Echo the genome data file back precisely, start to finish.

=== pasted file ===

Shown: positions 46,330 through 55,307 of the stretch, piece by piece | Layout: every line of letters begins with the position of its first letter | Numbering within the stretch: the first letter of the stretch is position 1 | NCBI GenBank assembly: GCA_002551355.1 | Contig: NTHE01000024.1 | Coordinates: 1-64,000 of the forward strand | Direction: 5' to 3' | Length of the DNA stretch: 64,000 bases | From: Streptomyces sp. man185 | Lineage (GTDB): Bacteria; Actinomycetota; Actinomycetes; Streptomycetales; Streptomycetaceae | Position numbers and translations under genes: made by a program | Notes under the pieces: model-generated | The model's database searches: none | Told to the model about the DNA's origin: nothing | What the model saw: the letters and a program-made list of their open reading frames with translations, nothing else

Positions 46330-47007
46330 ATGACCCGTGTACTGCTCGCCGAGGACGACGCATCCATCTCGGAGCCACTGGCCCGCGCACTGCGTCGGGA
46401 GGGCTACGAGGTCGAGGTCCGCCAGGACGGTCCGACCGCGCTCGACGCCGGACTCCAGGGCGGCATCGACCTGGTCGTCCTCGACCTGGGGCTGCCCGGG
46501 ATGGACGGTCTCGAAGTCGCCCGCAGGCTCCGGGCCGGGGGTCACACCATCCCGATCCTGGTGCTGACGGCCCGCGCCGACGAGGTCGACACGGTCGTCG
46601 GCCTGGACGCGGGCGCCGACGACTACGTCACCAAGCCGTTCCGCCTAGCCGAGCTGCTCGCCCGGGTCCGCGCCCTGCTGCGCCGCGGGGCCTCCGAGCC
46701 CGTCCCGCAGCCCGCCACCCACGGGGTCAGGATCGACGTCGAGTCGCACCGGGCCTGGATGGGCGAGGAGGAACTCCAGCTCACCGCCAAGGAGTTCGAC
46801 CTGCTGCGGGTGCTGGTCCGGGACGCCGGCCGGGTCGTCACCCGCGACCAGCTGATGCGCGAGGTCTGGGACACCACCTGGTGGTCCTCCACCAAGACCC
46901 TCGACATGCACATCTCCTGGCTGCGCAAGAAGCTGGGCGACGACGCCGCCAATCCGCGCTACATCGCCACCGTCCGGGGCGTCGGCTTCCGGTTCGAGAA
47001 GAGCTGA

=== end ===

Shown: positions 46,330 through 55,307 of the stretch, piece by piece | Layout: every line of letters begins with the position of its first letter | Numbering within the stretch: the first letter of the stretch is position 1 | NCBI GenBank assembly: GCA_002551355.1 | Contig: NTHE01000024.1 | Coordinates: 1-64,000 of the forward strand | Direction: 5' to 3' | Length of the DNA stretch: 64,000 bases | From: Streptomyces sp. man185 | Lineage (GTDB): Bacteria; Actinomycetota; Actinomycetes; Streptomycetales; Streptomycetaceae | Position numbers and translations under genes: made by a program | Notes under the pieces: model-generated | The model's database searches: none | Told to the model about the DNA's origin: nothing | What the model saw: the letters and a program-made list of their open reading frames with translations, nothing else

Positions 46330-47007
46330 ATGACCCGTGTACTGCTCGCCGAGGACGACGCATCCATCTCGGAGCCACTGGCCCGCGCACTGCGTCGGGA
46401 GGGCTACGAGGTCGAGGTCCGCCAGGACGGTCCGACCGCGCTCGACGCCGGACTCCAGGGCGGCATCGACCTGGTCGTCCTCGACCTGGGGCTGCCCGGG
46501 ATGGACGGTCTCGAAGTCGCCCGCAGGCTCCGGGCCGGGGGTCACACCATCCCGATCCTGGTGCTGACGGCCCGCGCCGACGAGGTCGACACGGTCGTCG
46601 GCCTGGACGCGGGCGCCGACGACTACGTCACCAAGCCGTTCCGCCTAGCCGAGCTGCTCGCCCGGGTCCGCGCCCTGCTGCGCCGCGGGGCCTCCGAGCC
46701 CGTCCCGCAGCCCGCCACCCACGGGGTCAGGATCGACGTCGAGTCGCACCGGGCCTGGATGGGCGAGGAGGAACTCCAGCTCACCGCCAAGGAGTTCGAC
46801 CTGCTGCGGGTGCTGGTCCGGGACGCCGGCCGGGTCGTCACCCGCGACCAGCTGATGCGCGAGGTCTGGGACACCACCTGGTGGTCCTCCACCAAGACCC
46901 TCGACATGCACATCTCCTGGCTGCGCAAGAAGCTGGGCGACGACGCCGCCAATCCGCGCTACATCGCCACCGTCCGGGGCGTCGGCTTCCGGTTCGAGAA
47001 GAGCTGA